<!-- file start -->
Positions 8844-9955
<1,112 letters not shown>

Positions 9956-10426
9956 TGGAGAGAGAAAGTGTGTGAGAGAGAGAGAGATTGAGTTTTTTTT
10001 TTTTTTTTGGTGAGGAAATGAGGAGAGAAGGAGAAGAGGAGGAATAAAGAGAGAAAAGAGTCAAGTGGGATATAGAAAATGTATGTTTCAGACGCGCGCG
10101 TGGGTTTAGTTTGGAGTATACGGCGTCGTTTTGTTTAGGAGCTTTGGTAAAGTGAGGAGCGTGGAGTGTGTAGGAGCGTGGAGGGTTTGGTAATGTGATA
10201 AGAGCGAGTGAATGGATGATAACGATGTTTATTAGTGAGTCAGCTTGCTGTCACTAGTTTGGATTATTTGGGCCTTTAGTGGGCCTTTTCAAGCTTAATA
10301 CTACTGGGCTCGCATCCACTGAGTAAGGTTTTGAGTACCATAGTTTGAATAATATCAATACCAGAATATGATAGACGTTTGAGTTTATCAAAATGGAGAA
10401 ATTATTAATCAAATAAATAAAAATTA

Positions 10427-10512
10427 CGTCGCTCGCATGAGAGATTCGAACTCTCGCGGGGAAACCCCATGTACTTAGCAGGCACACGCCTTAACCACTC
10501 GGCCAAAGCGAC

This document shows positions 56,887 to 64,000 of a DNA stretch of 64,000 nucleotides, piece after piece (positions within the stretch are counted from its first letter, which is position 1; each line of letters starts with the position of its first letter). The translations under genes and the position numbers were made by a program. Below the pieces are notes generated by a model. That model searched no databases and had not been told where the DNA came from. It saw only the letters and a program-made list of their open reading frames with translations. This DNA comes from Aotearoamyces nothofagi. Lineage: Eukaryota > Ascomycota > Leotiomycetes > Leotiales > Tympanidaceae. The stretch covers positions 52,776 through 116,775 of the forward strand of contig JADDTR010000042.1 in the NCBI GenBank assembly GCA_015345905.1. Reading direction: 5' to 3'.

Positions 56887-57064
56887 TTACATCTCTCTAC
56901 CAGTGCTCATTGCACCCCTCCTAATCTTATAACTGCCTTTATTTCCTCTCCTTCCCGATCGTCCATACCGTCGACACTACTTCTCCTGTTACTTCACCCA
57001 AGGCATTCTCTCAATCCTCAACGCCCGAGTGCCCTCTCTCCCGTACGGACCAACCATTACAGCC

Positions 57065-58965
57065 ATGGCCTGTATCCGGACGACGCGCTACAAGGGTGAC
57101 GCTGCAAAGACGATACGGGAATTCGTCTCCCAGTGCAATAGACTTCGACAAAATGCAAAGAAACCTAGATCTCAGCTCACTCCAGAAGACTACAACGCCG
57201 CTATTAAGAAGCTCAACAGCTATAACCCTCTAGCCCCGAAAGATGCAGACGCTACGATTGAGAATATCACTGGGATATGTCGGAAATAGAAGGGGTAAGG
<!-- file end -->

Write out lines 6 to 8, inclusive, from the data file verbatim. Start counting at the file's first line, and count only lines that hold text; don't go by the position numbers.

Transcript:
10101 TGGGTTTAGTTTGGAGTATACGGCGTCGTTTTGTTTAGGAGCTTTGGTAAAGTGAGGAGCGTGGAGTGTGTAGGAGCGTGGAGGGTTTGGTAATGTGATA
10201 AGAGCGAGTGAATGGATGATAACGATGTTTATTAGTGAGTCAGCTTGCTGTCACTAGTTTGGATTATTTGGGCCTTTAGTGGGCCTTTTCAAGCTTAATA
10301 CTACTGGGCTCGCATCCACTGAGTAAGGTTTTGAGTACCATAGTTTGAATAATATCAATACCAGAATATGATAGACGTTTGAGTTTATCAAAATGGAGAA